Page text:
Kurt Vonnegut was an American author born in 1922 in Indianapolis. He was one of the most prominent contemporary writers and dark humor commenters of the American society. His preferred genres included science fiction, satire, and black comedy.

Over his fifty-year writing career, Vonnegut published fourteen novels, three short story collections, five plays, and five non-fiction works. After his death, his son, Mark, published more of his father’s works.

Some of his books include Player Piano, The Sirens of Titan, Cat’s Cradle, Slaughterhouse-Five, and A Man Without a Country.

After the groundbreaking success of Slaughterhouse-Five, Vonnegut was invited to give speeches, lectures and commencement addresses throughout the States.

He was also the recipient of numerous accolades, even being posthumously inducted into the Science Fiction and Fantasy Hall of Fame. The asteroid 25399 Vonnegut and a crater on Mercury are named in his honor.

Vonnegut breathed his last in 2007, aged 84.


Slaughterhouse-Five, or The Children’s Crusade: A Duty-Dance with Death is a semi-autobiographical novel written with a non-linear narrative. It is an anti-war story with elements of science-fiction. The protagonist, Billy Pilgrim, is a time traveler. He often randomly travels between different moments in his life. He has even spent time on an alien planet, Tralfamadore, where the Tralfamadorians see everything in four dimensions.

Depiction of the Dresden bombing in Slaughterhouse-Five

The bombing of Dresden by the Allied forces in 1945 is the primary plot of the book. Kurt has depicted the horrors of war in his unique style. The story follows the time spent by Billy Pilgrim in the World War II era and describes how he ended up and survived in a blitzed Dresden. Slaughterhouse-Five was where he and the other American soldiers took refuge during the infamous bombing.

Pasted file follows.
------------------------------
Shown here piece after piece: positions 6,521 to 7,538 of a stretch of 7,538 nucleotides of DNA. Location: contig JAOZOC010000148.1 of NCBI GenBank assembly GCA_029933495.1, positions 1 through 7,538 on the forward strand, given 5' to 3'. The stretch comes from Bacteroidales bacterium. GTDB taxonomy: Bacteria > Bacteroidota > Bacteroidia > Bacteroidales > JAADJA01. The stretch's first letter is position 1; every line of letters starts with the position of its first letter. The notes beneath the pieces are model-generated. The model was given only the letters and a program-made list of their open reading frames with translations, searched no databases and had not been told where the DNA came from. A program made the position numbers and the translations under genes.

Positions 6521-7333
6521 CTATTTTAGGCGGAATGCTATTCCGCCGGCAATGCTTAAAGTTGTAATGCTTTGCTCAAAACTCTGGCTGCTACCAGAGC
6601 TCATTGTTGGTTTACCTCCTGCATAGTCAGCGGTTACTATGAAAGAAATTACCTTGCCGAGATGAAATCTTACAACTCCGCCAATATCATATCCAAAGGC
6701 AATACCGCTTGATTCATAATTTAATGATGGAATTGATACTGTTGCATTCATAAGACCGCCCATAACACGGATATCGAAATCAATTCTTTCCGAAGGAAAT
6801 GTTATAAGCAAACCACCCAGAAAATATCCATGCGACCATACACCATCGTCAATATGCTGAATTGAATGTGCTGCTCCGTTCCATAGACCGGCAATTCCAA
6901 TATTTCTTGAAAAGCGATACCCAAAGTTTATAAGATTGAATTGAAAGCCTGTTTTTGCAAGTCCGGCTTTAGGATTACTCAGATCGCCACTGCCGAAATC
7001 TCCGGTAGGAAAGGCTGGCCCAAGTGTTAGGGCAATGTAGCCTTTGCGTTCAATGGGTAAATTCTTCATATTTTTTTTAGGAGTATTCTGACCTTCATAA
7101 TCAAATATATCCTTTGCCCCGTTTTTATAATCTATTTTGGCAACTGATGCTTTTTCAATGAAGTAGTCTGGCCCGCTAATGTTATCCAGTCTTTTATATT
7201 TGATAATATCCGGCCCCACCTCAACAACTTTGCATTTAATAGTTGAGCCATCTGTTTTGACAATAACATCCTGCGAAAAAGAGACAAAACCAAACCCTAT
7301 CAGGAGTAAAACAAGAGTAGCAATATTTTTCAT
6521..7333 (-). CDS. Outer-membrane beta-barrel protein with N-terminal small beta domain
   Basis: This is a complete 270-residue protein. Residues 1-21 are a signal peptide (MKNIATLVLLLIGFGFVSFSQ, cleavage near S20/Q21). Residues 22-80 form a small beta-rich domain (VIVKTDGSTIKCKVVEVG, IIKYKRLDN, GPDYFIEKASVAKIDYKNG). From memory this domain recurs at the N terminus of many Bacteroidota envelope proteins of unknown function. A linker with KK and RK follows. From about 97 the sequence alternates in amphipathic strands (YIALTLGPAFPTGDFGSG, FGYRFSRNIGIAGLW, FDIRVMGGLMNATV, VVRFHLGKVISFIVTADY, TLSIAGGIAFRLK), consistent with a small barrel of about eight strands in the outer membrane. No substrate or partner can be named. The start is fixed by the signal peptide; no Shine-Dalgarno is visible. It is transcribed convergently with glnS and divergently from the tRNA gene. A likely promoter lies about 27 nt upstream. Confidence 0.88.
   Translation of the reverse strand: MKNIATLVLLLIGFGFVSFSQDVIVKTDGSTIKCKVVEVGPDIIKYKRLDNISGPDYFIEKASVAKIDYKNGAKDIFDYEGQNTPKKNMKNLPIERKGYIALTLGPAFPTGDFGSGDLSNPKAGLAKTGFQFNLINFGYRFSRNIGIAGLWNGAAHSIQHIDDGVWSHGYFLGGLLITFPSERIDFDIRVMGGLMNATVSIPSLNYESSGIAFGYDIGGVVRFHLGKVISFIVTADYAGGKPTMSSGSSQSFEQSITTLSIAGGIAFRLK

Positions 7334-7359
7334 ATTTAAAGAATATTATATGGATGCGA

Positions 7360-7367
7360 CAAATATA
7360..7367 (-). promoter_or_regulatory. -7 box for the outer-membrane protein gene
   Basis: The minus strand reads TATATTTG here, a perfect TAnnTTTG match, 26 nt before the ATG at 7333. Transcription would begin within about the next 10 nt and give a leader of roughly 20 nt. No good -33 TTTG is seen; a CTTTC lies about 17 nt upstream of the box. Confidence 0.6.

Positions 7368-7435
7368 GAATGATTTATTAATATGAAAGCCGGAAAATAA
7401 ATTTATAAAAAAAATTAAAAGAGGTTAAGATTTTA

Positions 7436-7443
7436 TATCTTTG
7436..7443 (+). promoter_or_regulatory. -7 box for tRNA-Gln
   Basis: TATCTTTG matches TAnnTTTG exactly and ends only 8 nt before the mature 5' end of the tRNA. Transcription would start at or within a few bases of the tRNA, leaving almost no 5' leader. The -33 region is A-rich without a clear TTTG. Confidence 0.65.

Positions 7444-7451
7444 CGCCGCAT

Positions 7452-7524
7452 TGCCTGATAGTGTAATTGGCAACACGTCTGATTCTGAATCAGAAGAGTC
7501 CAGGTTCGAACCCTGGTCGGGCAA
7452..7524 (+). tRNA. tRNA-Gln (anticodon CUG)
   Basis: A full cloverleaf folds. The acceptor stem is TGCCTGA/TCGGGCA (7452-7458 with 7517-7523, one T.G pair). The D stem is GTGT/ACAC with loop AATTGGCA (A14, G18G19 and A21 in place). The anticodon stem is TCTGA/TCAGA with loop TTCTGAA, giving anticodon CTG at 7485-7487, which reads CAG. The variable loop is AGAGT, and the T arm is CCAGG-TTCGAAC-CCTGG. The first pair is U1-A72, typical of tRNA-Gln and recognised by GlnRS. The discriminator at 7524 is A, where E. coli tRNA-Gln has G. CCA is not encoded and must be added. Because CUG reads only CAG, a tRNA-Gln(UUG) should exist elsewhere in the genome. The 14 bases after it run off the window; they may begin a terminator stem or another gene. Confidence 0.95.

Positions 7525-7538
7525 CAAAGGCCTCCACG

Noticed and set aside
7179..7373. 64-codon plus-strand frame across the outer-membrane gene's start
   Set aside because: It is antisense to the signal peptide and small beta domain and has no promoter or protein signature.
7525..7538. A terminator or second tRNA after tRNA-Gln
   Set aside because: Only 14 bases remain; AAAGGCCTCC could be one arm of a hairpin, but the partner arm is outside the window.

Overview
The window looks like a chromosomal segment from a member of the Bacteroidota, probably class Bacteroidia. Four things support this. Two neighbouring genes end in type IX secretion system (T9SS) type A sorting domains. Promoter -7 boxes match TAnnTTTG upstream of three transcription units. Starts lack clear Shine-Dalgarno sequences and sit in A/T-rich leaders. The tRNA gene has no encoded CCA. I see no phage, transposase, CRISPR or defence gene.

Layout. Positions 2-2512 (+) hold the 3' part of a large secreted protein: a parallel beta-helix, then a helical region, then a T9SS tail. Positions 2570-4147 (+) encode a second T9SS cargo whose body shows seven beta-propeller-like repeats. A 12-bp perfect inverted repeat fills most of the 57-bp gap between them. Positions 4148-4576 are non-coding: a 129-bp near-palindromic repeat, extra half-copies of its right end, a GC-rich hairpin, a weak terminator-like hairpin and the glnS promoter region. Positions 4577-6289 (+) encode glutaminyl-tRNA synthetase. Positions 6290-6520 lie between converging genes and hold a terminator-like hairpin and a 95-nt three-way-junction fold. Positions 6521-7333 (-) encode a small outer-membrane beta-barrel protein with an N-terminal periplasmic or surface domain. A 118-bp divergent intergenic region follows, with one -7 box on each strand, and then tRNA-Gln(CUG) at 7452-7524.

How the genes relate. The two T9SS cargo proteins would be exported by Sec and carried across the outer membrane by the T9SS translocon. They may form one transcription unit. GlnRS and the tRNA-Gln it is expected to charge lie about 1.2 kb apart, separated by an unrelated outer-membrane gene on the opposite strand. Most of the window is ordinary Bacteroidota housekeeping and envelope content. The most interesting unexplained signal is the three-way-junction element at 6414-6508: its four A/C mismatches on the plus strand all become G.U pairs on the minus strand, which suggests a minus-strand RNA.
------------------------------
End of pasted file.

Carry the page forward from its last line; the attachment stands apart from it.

Billy keeps traveling between different life events. There are several instances in the book when Billy knew what was to happen next as he had already experienced it.


Slaughterhouse-Five, or The Children’s Crusade: A Duty-Dance with Death is replete with dark humor. It brutally exposes the horrible and saddest aspects of war in a comic way. The darkness of the comedy, however, is thought-provoking. And therein lies the genius of Kurt Vonnegut.

The plot line is, at best, insane. There is absolutely no way a reader can tell which year Billy is going to travel to next. The characterization is so impeccable that one cannot help relate to him and feel his trauma.

Another interesting facet of Slaughterhouse-Five is that the author actually describes how he came up with the book and part of its title, The Children’s Crusade.

The profound Tralfamadorian theory of life and death is another highlight of the book.


Honestly, we wouldn’t change a single word in Slaughterhouse-Five. The book is an absolute masterpiece, a classic for several centuries to come.


So then I understood. It was war that made her so angry. She didn’t want her babies or anybody else’s babies killed in wars. And she thought wars were partly encouraged by books and movies.

That’s one thing Earthlings might learn to do, if they tried hard enough: Ignore the awful times, and concentrate on the good ones.

That is very Earthling question to ask, Mr Pilgrim. Why you? Why us for that matter? Why anything? Because this moment simply is. Have you ever seen bugs trapped in amber?


Ameya Score:

For anyone wishing to understand the horrors of war and know what a better, peaceful world should look like, Slaughterhouse-Five is a must-read.

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